Our street in the middle of our house.
Transversal Methodologies and Decolonial Practices at Dar Jacir
November 13, 2022, 11:00
CiMAM Annual Conference
La Lonja de Palma, Spain
Emily Jacir shares strategies and insights from the multi-faceted project Dar Jacir for Art and Research – a place devoted to educational, cultural, and agricultural exchanges in Bethlehem, Palestine. A process and practice-oriented platform, it is an experimental learning hub for the Bethlehem community and beyond.
Founded in 2014, Dar Jacir houses multiple programs grounded in shared encounters and hospitality. Through a participatory approach, collective knowledge is created, new works are produced, and structures for care and repair are fostered. Dar Jacir is valued by a broad public and deeply involved in community activity and collaboration in a particularly shattered territory. Intimacy is at the heart of the project. Artist-led, it facilitates and gives agency to artists and participants to lead, ask questions, and encounter international and local artists, thinkers, and cultural leaders.
Originally built in the late 1880s by al Mukhtar Yusuf Jacir, the site serves as a place in which the history and contemporary conditions of Bethlehem meet. The architecture of the home has enabled the development of innovative curatorial approaches offering opportunities for engagement that challenge the onset of the new ubiquitous neo-liberal structures throughout the area as the environment for art.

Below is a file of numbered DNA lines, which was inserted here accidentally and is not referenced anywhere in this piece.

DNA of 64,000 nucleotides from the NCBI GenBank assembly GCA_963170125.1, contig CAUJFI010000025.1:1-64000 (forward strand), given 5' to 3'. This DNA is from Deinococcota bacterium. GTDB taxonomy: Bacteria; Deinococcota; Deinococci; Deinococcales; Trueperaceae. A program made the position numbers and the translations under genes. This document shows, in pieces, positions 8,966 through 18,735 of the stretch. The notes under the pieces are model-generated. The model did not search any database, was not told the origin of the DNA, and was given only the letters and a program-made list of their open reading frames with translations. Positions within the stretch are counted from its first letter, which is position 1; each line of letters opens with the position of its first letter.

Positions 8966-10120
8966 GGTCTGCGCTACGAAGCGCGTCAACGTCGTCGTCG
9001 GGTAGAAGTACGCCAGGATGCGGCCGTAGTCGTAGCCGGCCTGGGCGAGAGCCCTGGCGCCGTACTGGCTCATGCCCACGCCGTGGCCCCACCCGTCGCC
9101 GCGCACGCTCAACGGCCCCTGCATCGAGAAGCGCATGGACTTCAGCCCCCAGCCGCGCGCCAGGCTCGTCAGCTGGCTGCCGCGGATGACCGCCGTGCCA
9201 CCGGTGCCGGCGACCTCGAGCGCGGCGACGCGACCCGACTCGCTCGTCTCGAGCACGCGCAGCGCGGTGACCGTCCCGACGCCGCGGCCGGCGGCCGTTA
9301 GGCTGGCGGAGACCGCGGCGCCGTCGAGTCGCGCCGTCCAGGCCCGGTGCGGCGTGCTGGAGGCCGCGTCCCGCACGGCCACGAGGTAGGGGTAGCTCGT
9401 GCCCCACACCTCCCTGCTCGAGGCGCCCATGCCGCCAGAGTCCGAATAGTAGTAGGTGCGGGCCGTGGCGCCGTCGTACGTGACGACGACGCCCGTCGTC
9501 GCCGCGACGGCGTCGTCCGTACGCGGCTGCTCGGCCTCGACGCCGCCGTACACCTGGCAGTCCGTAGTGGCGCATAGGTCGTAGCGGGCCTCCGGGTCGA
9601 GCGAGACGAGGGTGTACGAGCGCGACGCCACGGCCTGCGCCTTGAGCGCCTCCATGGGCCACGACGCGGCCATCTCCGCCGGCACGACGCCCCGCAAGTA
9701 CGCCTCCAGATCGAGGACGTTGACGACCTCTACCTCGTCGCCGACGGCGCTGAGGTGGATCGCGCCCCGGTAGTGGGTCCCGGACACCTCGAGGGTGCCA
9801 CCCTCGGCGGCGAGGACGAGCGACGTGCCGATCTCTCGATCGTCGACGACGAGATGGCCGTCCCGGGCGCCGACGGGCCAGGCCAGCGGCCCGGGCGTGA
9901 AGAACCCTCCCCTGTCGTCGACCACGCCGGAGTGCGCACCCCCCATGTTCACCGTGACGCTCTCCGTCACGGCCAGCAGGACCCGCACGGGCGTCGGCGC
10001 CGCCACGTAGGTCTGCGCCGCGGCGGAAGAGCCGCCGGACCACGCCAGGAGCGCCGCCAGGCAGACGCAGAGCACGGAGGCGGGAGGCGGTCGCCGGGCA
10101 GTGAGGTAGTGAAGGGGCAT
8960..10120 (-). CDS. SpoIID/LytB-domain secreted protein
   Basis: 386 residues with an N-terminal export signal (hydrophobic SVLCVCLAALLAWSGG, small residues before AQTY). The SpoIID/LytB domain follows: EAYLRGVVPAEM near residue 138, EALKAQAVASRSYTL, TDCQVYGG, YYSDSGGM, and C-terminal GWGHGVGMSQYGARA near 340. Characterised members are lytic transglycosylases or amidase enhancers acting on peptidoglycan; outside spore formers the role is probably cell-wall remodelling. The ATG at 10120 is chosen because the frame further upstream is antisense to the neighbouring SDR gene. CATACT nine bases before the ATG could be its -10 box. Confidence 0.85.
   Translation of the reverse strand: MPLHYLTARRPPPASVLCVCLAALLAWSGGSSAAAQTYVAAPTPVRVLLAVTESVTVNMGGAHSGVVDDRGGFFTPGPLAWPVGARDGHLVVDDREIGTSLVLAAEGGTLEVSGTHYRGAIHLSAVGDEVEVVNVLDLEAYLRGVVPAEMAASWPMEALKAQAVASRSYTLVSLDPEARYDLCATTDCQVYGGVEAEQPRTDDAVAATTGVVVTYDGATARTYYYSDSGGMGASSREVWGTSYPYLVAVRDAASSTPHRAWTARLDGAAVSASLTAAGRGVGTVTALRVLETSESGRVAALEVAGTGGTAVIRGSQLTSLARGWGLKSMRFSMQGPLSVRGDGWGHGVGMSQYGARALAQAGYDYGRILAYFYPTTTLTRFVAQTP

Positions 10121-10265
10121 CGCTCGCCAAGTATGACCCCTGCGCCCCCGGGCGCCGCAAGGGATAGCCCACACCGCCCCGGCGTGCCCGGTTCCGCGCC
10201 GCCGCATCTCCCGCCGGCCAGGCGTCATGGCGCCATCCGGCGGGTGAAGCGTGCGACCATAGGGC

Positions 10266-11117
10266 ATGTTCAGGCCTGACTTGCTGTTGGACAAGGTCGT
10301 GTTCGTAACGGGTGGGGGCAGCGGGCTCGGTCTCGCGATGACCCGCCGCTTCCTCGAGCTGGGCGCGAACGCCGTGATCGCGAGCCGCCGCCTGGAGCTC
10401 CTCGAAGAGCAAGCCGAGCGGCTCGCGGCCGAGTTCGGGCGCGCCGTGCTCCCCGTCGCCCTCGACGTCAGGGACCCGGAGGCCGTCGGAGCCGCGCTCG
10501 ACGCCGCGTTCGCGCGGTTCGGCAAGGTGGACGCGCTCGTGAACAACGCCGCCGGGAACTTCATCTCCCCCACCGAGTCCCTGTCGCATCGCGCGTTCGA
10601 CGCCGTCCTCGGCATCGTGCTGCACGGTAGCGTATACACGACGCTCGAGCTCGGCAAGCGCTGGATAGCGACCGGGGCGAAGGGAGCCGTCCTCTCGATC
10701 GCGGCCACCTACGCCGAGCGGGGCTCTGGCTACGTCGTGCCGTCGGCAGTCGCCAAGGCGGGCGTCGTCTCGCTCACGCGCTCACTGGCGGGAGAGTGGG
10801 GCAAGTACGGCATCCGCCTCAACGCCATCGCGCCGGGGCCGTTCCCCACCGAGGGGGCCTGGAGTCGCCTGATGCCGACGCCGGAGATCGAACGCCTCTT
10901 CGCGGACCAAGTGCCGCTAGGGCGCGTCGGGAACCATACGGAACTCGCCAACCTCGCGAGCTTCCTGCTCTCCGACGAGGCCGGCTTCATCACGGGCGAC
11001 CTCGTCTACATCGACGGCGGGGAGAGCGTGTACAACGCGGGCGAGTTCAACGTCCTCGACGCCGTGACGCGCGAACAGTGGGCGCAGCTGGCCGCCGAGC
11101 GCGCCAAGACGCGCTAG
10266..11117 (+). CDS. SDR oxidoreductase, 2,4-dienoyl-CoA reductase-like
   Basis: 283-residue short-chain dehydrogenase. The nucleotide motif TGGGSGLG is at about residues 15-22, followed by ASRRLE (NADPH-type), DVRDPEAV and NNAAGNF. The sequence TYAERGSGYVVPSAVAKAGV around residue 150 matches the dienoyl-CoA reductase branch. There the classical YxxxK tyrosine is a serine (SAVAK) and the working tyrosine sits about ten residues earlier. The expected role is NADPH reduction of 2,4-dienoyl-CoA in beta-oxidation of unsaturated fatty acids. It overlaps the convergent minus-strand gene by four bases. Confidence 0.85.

This paper addressed the challenges of creating and sustaining access to culture in a community under siege and dispossession while subverting and transforming oppressive structures and social injustices, looking at forms of self-determination and autonomy.
Emily Jacir is an artist, filmmaker, and educator who lives and works between Bethlehem and Rome. Her artistic practice spans a range of strategies including film, photography, sculpture, interventions, archiving, performance, video, writing, and sound. She investigates silenced histories, exchange, translation, transformation, resistance, and movement. Her works have been widely exhibited all over the world since 1994, and she has been honored for her achievements with several awards including a Golden Lion at the 52nd Venice Biennale (2007); a Prince Claus Award (2007); the Hugo Boss Prize at the Guggenheim Museum (2008); the Alpert Award (2011) from the Herb Alpert Foundation; and the Andrew W. Mellon Foundation Rome Prize Fellow at the American Academy in Rome (2015); among others. She is the founder and Executive Director of Dar Yusuf Nasri Jacir for Art and Research in Bethlehem.
CiMAM organizes an Annual Conference that brings together members from different parts of the world to debate theoretical, ethical and practical issues concerning the collection and exhibition of modern and contemporary art, and to share experiences, followed by visits to the foremost contemporary art institutions, collections, and projects in the region.
Visit the website for the CiMAM 2022 Program